1 Petitioner's Note does not define the term "makers" in either the small or capital case.
EPC used $317,051 of the $500,000 in Loan proceeds to pay off a debt owed to the Bank, and EPC used the rest of the proceeds for working capital. Petitioner expected EPC's business to prosper as a result of the Loan, and he expected that the value of his EPC stock would increase. Among other things, EPC's receipt of the Loan proceeds allowed it to secure larger jobs.
The Loan went into default sometime in 1984. Before then, EPC had made all payments on the Loan directly to the Bank. On March 29, 1985, when the balance of the Loan was approximately $481,467, the Bank assigned the Loan (including the related security and guaranties) to the SBA. 2 The SBA foreclosed on the mortgage of petitioner in which it held a security interest, and, in October 1991, the SBA accepted an offer by petitioner to settle his liability on the Loan for $12,000. Petitioner paid the $12,000 to the SBA in October 1991 in complete satisfaction of his liability on the Loan.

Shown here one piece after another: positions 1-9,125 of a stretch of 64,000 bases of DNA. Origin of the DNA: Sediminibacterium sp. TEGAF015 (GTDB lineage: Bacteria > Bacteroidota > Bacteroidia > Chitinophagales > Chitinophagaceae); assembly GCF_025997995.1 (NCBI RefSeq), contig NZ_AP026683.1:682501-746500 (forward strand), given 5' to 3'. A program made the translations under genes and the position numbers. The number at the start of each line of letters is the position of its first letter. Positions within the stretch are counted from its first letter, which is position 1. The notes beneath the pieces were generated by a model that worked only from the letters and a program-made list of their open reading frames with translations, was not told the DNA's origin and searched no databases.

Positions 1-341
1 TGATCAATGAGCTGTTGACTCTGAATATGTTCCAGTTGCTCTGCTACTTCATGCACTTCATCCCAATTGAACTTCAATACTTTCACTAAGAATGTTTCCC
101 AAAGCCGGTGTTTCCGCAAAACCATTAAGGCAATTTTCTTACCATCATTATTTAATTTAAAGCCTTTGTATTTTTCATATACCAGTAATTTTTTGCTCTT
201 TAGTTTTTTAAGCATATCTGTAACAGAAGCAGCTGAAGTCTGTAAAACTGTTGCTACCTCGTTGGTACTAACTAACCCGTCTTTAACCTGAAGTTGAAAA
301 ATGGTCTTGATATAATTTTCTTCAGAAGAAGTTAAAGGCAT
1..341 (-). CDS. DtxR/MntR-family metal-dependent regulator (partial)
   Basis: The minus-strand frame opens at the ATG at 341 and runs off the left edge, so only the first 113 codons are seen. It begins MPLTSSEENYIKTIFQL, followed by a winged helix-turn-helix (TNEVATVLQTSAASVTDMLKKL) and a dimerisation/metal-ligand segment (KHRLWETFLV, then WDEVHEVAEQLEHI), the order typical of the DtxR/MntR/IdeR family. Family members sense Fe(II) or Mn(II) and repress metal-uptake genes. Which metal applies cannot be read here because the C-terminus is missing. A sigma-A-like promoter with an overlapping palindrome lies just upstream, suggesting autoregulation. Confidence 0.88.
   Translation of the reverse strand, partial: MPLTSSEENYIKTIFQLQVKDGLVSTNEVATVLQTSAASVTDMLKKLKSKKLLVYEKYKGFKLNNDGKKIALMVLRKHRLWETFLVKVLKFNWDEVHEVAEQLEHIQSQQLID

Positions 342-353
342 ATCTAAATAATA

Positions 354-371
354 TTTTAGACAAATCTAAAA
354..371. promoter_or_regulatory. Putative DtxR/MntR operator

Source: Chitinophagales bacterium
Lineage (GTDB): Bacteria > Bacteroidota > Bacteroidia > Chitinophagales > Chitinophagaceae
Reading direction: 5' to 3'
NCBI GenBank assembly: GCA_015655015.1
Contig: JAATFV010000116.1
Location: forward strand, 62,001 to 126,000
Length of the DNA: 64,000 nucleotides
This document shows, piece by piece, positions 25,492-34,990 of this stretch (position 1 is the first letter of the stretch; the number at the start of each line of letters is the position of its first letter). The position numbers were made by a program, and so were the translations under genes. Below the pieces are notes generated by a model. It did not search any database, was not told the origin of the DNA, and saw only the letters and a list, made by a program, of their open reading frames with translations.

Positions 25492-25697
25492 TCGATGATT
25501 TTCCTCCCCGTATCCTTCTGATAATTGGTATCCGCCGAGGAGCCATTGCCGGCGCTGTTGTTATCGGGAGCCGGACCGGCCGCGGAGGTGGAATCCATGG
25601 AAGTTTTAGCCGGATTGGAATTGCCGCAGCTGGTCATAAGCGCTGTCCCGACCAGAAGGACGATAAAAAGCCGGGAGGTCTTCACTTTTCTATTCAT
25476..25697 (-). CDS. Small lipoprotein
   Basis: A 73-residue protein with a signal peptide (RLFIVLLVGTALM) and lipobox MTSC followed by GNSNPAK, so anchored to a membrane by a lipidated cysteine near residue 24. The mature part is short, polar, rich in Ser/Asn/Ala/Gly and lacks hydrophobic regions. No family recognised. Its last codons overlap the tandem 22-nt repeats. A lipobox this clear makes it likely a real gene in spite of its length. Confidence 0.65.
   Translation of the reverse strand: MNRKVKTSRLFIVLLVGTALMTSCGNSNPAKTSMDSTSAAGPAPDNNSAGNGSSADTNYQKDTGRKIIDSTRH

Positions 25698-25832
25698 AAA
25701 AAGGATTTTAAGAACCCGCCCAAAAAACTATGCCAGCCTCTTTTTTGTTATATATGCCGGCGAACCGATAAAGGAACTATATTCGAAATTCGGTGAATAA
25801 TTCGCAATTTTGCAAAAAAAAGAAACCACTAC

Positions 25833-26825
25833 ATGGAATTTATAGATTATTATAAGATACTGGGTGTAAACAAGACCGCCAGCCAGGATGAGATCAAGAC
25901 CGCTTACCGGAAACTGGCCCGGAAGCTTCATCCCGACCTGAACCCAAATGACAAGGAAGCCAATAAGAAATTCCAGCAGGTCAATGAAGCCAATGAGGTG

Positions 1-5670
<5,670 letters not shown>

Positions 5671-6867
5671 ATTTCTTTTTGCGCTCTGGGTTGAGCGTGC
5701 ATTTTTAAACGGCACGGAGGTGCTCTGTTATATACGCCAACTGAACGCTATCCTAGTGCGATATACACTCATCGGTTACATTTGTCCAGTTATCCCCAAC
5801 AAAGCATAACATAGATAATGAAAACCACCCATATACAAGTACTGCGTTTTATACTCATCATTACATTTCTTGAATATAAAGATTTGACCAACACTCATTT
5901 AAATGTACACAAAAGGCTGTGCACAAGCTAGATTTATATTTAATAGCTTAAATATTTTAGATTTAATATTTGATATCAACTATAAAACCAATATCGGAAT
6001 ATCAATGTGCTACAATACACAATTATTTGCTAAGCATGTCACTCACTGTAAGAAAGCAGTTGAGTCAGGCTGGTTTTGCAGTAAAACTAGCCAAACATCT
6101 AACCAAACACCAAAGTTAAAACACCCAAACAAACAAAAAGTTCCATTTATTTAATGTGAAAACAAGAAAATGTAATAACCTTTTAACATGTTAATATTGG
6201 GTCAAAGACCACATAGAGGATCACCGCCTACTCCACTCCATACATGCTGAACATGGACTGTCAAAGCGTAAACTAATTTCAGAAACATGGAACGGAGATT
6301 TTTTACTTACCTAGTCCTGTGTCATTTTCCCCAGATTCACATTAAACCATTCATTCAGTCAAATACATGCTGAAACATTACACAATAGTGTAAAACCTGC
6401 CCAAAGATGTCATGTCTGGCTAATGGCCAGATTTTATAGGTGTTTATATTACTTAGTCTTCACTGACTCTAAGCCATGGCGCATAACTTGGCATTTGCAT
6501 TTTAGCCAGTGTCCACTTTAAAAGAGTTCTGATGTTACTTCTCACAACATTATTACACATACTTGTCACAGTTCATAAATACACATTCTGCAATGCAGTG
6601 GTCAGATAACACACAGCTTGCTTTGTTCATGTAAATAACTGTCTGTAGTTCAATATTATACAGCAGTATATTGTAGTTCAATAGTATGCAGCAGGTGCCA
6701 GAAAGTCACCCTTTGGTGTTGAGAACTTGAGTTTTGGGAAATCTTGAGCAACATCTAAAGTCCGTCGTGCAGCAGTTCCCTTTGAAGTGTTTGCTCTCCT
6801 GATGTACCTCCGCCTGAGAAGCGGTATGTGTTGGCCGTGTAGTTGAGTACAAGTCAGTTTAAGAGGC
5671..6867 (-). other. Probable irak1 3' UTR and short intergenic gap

2 On Mar. 12, 1985, EPC owed $478,380 on the Loan (principal of $447,910 and interest of $30,470), and interest continued to accrue at 13 percent per annum. We do not find that any payments were made on the Loan between Mar. 12 and Mar. 29, 1985.
In the same month, petitioner paid $5,000 to Fidelity & Deposit Co. of Maryland (F&D), a company that wrote contract surety bonds on behalf of EPC, to satisfy his liability to F&D. On or about December 9, 1982, petitioner had agreed to indemnify F&D for any surety bonds that it wrote on behalf of EPC, and F&D had paid $5,000 in 1991 to complete a job which EPC had been required, but failed, to complete. Petitioner had agreed to indemnify F&D so that EPC could secure larger jobs. Petitioner deducted his $5,000 payment to F&D on his 1991 return as a business bad debt. In the notice of deficiency, respondent reflected his determination that the payment was deductible as a nonbusiness bad debt and that petitioner was allowed $3,000 of this deduction in 1991 and $2,000 in 1992.